Beyond that simple popularity of Taco Bell, it’s overall brand and marketing have made tacos seem cooler than a regular ol’ hamburger. Taco Bell has always been a little more whimsical than its fast-food peers, creating a vibe that tacos are a fun food to eat.

And in states where it’s harder to find street tacos and taco trucks, Taco Bell might be all some people have. Don’t settle for it, guys, and gals go find the good stuff too. But eat it when you need to, because Taco Bell must be saluted for its part in growing taco culture in America.



Like many things, tacos have taken on a new life in the age of the Internet. A couple years ago, the Internet straight up became smitten with tacos. Before that, you might have argued that America loved burritos more than tacos as our staple Mexican snack.

But nowadays, it’s not even close. Tacos dominate social media. Tacos are all over memes. Tacos were one of the first emojis to inspire a feverish campaign for their creation. Have tacos at your party and people will be there.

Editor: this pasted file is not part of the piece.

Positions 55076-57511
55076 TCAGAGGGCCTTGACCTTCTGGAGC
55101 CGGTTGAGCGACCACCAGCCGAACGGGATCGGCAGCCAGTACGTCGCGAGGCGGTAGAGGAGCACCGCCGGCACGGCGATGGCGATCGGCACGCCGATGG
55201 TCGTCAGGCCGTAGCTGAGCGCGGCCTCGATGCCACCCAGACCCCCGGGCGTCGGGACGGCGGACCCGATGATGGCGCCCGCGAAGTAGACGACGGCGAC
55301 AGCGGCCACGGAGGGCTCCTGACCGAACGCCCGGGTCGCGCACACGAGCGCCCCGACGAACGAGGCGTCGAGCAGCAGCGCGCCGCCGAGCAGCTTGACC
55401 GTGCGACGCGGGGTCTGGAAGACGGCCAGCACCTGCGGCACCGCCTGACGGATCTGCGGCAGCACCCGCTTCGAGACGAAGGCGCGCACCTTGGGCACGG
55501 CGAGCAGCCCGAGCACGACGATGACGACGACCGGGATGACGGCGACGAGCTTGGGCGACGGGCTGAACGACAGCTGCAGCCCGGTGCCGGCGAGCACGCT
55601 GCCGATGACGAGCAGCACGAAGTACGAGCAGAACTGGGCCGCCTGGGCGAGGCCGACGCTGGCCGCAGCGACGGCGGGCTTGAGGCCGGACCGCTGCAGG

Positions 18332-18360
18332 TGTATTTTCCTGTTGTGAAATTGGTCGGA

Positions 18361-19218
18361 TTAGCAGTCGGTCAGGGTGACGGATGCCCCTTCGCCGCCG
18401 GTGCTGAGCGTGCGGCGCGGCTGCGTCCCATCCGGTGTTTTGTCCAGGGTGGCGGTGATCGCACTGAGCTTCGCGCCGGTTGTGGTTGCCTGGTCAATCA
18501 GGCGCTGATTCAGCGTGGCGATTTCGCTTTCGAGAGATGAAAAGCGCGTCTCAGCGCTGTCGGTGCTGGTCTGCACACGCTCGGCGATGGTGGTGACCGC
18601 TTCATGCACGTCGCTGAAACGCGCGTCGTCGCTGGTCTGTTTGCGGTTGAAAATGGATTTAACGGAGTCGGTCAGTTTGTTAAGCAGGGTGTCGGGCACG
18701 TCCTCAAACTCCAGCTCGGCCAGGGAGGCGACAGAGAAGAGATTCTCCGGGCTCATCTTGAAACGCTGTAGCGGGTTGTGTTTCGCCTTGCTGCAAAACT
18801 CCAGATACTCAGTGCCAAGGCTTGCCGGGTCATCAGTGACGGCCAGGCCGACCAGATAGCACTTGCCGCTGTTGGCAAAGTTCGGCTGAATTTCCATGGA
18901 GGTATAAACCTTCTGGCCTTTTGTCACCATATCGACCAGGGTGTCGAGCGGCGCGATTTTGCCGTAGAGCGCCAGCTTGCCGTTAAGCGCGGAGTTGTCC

It’s strange to see what the Internet decides to latch itself onto. There are plenty of other delicious treats out there, but for some reason, bacon and tacos became the go-to, most-talked-about foods of the past decade online.

Much like bacon, the idea of tacos might be even more popular than tacos themselves. People love to talk about tacos, even if they’re not actually eating tacos. Heck, people might not even like tacos that much, but in 2016, you better act like you do or else you’re an outcast. That’s how much clout tacos have!



This is a legit question. Every trend comes to an end at some point. For every peak there’s always a valley. That’s a fact of life.

So will tacos get played out? Will we start to get ho-hum about them? Will we start to roll our eyes at the next Mexican-fusion taco truck we see? Will Taco Tuesday get replaced by Tamale Tuesday?

Maybe, to some point. But let’s go back to the beginning. The things that make tacos so beautiful are their versatility. Even if you never want to look at a carne asada taco again, you might still be in love with al pastor. Or you might fiend for that exotic taco from the side-of-the-road taco cart.

The taco will lose its luster. To some people. Someday. But it’s so ingrained in our culture nowadays that it’s a safe bet the taco will never go away. And it’ll never stop being delicious.